I have come across a handful of examples of PID controllers where the process input is the accumulated PID output, i.e. the controller loop is u += pid(...) rather than u = pid(...) where u is the process input.

For the sake of example, say we are using PID to control the speed of a motor via PWM,

class PID:
    def __init__(self, kp, ki, kd):
        self.kp = kp
        self.ki = ki
        self.kd = kd


    def pid(self, set_point, process_variable):
        now = time()
        dt = now - self.last_time

        error = set_point - process_variable
        p = self.kp * error
        i = self.ki * error * dt + self.i_sum
        d = self.kd * (error - self.last_error) / dt
        output = p + i + d

        self.i_sum = i
        self.last_error = error
        self.last_time = now

        return output

My understanding of PID is that we should use the controller as

pid = PID(kp, ki, kd)
motor_pwm = pid.pid(target_speed, measured_speed)

But I often see it implemented as

pid = PID(kp, ki, kd)
motor_pwm += pid.pid(target_speed, measured_speed)

Now, for ki = kd = 0, the latter makes some intuitive sense to me; in fact, I think it actually gives you a kind of PI controller with ki = kp, and dt = 1 enforced. Once you introduce ki != 0 or kd != 0, however, I can't square this with any of the textbook explanations of PID I have read.

Is this 'accumulated' u += pid(...) controller simply an incorrect implementation of PID?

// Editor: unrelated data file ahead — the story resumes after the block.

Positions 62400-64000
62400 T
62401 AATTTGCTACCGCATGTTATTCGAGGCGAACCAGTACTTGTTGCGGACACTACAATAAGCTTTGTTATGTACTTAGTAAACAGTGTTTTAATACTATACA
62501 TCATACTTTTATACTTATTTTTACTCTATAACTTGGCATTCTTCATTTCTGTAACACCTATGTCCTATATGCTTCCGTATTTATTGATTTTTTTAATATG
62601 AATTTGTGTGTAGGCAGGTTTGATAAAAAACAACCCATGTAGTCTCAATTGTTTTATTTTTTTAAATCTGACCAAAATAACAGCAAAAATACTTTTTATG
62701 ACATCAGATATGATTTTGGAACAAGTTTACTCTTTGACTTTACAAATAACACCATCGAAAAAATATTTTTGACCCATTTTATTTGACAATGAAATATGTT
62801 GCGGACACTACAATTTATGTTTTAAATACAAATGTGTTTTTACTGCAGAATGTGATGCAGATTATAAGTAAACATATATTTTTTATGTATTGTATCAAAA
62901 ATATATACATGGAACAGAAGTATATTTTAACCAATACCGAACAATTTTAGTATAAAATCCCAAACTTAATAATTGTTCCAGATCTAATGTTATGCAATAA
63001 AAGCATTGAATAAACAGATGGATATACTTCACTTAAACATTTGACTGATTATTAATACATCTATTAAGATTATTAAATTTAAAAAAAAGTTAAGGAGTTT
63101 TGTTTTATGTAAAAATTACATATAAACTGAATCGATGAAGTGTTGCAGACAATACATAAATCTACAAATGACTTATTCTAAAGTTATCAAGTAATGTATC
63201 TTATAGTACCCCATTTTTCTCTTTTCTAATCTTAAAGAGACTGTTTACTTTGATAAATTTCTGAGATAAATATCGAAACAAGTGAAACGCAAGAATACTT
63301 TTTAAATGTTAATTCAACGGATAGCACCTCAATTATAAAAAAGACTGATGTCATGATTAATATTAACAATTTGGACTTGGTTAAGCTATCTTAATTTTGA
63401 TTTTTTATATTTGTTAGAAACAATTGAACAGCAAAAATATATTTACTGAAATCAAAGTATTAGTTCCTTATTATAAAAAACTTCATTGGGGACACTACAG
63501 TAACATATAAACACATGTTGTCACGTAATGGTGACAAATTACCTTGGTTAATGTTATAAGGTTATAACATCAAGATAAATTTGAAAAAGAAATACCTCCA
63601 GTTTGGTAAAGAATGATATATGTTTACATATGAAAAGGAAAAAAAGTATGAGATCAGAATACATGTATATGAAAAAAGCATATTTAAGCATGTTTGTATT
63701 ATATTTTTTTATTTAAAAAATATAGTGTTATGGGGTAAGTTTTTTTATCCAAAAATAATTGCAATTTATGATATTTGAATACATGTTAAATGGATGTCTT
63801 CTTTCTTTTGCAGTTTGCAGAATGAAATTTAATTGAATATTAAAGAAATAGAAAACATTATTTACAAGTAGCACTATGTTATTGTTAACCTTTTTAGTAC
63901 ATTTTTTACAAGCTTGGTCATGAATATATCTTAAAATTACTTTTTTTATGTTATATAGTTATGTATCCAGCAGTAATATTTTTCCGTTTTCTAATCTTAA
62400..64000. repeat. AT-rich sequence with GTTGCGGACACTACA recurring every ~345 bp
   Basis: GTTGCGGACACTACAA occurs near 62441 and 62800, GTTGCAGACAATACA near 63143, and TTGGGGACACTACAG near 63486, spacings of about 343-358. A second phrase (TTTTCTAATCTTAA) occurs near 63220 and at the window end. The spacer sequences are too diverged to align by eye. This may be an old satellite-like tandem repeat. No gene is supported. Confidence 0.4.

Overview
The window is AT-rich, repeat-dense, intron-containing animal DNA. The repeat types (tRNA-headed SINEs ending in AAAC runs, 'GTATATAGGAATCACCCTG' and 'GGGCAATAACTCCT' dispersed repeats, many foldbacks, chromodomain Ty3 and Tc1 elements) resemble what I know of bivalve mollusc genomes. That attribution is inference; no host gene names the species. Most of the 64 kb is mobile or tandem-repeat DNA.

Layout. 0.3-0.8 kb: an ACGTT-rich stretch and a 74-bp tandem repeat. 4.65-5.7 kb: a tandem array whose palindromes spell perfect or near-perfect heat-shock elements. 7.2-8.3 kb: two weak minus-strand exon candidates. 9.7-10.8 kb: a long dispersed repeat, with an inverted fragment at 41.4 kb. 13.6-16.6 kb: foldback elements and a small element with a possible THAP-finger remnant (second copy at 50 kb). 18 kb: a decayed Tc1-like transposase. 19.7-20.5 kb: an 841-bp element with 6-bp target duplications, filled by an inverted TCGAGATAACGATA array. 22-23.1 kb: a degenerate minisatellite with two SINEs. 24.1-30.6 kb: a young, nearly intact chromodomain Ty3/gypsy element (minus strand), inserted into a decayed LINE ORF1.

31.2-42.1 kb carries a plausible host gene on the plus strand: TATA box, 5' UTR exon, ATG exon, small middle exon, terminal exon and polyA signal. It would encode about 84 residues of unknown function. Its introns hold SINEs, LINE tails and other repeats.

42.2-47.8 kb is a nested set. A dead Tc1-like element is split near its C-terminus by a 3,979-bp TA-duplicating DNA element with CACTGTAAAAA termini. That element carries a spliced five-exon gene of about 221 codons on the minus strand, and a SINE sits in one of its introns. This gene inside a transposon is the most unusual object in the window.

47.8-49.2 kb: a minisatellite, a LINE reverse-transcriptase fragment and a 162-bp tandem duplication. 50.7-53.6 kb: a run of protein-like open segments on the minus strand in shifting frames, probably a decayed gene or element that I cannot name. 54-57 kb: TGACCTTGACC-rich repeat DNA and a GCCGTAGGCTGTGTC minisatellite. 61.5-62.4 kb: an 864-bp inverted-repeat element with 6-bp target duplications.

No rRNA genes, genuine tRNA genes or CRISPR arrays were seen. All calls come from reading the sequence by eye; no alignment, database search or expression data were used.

• \$\begingroup\$ Can you please show the code or what variable u denotes. \$\endgroup\$
    – Long Pham
    Nov 18, 2018 at 12:41
  • \$\begingroup\$ A PI controller is a PID controller with Kd = 0. \$\endgroup\$
    – Long Pham
    Nov 18, 2018 at 12:42
  • \$\begingroup\$ @Long Pham u is the process input. The code examples I am referring to are linked in the question. \$\endgroup\$
    – Sam
    Nov 18, 2018 at 12:47
  • \$\begingroup\$ Remember, you are asking a bunch of random people on the Internet for help and it's your duty to present the question for them. \$\endgroup\$
    – Long Pham
    Nov 18, 2018 at 12:51
  • 1
    \$\begingroup\$ Fair. Question updated. \$\endgroup\$
    – Sam
    Nov 18, 2018 at 13:27

1 Answer 1


It is not necessarily an incorrect implementation, if the feedback signal that your PID loop is tracking and controlling is the first derivative of the control output you need to emit. The continual accumulation of the PID output is equivalent to integration.

  • 1
    \$\begingroup\$ Typical example: The output of the control loop is a voltage, which a motor turns into speed. Integrated speed is distance. \$\endgroup\$
    – Janka
    Nov 18, 2018 at 13:35

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